Award Date


Degree Type


Degree Name

Doctor of Philosophy (PhD)



First Committee Member

Debra Martin

Second Committee Member

Alan Simmons

Third Committee Member

Barbara Roth

Fourth Committee Member

Kelly Knudson

Fifth Committee Member

John Curry

Number of Pages



According to the written sources of classical antiquity the Sarmatian populations of the Carpathian Basin were one of the region’s key actors during the Roman Period, and one of the Empire’s most formidable opponents. The same sources describe these groups as nomadic people of the steppes between the Ural Mountains and the Don River who migrated west and settled on the Great Hungarian Plain, inhabiting parts of modern Hungary for over four hundred years. While the Greek and Roman authors painted these groups as predatory and threatening skilled equestrian warriors caught in a cycle of peace and war with the Roman Empire, little is known about the biocultural challenges they had to face living in the Barbaricum. By taking the osteological remains as the starting point of interrogation, this research represents a first attempt to look at the frontier from the Barbaricum side. The bioarchaeological analysis of 430 skeletons derived from 13 archaeological sites from Hungary paints a complex picture: individuals experienced differential life stressors by sex, different stress factors also depending on where they lived in relation to the limes. Regardless of how close to or how far from the border one lived, nobody was exempt from a harsh life in the shadows of the Empire. A subset of 20 individuals (12 from Szolnok-Szűcs-tanya and 8 from Szolnok-Zagyva-part cemeteries) from the sample of 430 skeletons was further analyzed by combining the method of sex estimation using sexually dimorphic enamel peptides with macroscopic evaluations of linear enamel defects prevalence and distribution. The aim was to interrogate the relation between sex, health status, nutritional conditions, and age in a sub-optimally preserved skeletal sample. All the observable adolescents and adults had linear enamel hypoplasia present, having experienced multiple stress episodes during childhood. The mean number of systemic stress events per individual was similar for males and females. The greatest difference between the sexes was the distribution of the episodes. Females seemed to start experiencing stressful events earlier in life, hypoplasias occurring even in utero and during the first year of life, with a peak at 2 - 2.9 years; males started experiencing stressful events later, peaking at 3 – 3.9 years, and ending later than for the females. This study corroborates and adds more nuance to the results of the bioarchaeological analysis of the 430 individuals that found a higher female incidence of linear enamel hypoplasia than for the males. In this case, higher female enamel defect frequencies and significantly earlier onset could potentially point to a preferential investment in sons. This research also applies a biogeochemical approach in looking at mobility patterns for these groups inhabiting the Great Hungarian Plain during the Roman Period. 204 teeth from 105 individuals representing 12 of the 13 sites, dating from the 1st through the 5th centuries AD, were sampled for radiogenic strontium and stable oxygen isotope analyses. The project included 45 females, 52 males, and 8 non-adults. These samples consist of enamel that formed during early childhood, as well as enamel that formed during adolescence. Combining all the sites, the archaeological human enamel ⁸⁷Sr/⁸⁶Sr values range from 0.70793 to 0.71351, with a mean of ⁸⁷Sr/⁸⁶Sr = 0.70981 ± 0.00057 (1σ, n=204). The observed δ¹⁸Oc(VPDB) values ranged from -8.27 to 0.11‰, with a mean δ¹⁸Oc(VPDB)= -5.41 ± 1.42‰ (1σ, n=204). When combining the ⁸⁷Sr/⁸⁶Sr and δ¹⁸Omw(VSMOW) values for the sampled individuals, it becomes apparent that people who were either born elsewhere or spent parts of their childhood away from the site were a frequent component of the population: 64 were local, 13 were immigrants, 13 were emigrants, and 15 were foreigner (39.05% “non-local”). Thus, nuanced mobility patterns emerge for both males and females. The goal of this dissertation is to use empirical skeletal data to further our understanding of human health and mobility on the Great Hungarian Plain during the Roman Period; it combines bioarchaeological, paleoproteomic, and biogeochemical evidence in order to present a more detailed, more inclusive, and more reflective discourse on the Sarmatian residential histories and their life course in the Barbaricum.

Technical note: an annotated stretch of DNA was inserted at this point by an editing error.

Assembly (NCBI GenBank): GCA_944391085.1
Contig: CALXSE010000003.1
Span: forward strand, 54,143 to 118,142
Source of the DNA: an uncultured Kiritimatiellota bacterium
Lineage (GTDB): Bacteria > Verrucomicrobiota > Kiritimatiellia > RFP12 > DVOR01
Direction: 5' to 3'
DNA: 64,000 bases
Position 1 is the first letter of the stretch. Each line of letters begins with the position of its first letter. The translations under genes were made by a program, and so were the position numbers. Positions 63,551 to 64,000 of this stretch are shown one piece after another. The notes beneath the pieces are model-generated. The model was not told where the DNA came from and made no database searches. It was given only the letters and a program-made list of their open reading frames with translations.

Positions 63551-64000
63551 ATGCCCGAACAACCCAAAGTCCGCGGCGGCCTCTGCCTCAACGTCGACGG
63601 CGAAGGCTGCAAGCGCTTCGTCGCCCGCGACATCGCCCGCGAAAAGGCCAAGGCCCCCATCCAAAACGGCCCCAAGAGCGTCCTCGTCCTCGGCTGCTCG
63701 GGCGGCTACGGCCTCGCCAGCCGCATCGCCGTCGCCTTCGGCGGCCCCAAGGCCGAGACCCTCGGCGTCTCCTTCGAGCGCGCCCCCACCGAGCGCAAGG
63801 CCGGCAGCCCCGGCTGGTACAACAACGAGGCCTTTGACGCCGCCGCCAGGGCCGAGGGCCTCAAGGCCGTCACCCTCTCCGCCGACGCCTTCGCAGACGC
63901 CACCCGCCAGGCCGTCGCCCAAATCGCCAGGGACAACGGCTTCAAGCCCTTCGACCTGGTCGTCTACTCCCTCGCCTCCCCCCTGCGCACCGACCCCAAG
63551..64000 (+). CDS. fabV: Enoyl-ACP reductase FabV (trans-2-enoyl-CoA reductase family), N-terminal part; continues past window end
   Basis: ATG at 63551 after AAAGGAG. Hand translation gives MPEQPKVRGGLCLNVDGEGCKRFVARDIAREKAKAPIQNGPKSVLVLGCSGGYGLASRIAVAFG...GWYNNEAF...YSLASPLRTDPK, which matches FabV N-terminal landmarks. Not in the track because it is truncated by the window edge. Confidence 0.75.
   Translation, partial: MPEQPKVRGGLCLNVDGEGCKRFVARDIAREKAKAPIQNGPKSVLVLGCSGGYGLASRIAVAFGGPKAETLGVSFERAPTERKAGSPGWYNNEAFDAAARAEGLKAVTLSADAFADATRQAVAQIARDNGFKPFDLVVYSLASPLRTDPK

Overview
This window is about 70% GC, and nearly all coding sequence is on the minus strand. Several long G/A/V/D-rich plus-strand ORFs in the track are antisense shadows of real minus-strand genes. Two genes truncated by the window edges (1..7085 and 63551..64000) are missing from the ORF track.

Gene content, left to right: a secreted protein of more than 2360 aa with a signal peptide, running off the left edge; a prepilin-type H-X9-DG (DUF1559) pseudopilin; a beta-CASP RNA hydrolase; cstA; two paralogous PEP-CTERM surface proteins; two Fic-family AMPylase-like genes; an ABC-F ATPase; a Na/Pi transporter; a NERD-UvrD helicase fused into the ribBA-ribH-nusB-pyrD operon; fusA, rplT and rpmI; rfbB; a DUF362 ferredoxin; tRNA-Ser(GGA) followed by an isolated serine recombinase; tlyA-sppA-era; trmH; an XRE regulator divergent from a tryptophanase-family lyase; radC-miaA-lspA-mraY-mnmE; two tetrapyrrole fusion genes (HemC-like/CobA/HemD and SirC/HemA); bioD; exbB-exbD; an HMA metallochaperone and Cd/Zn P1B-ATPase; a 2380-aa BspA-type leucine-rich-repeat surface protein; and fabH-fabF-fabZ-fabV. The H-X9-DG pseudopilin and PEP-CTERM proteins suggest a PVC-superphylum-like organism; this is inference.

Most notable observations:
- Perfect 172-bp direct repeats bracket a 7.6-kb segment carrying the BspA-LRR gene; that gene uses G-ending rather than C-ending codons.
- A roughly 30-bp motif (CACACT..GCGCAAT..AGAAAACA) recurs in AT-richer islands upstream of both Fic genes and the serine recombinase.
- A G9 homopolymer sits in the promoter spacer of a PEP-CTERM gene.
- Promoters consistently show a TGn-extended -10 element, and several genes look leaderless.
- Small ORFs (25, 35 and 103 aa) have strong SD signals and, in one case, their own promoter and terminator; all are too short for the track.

amelogenin; linear enamel hypoplasia; radiogenic strontium isotopes; sex estimation; stable oxygen isotopes; stress indicators


Archaeological Anthropology | Biogeochemistry | Biological and Physical Anthropology

File Format


File Size

6400 KB

Degree Grantor

University of Nevada, Las Vegas




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Available for download on Wednesday, May 15, 2024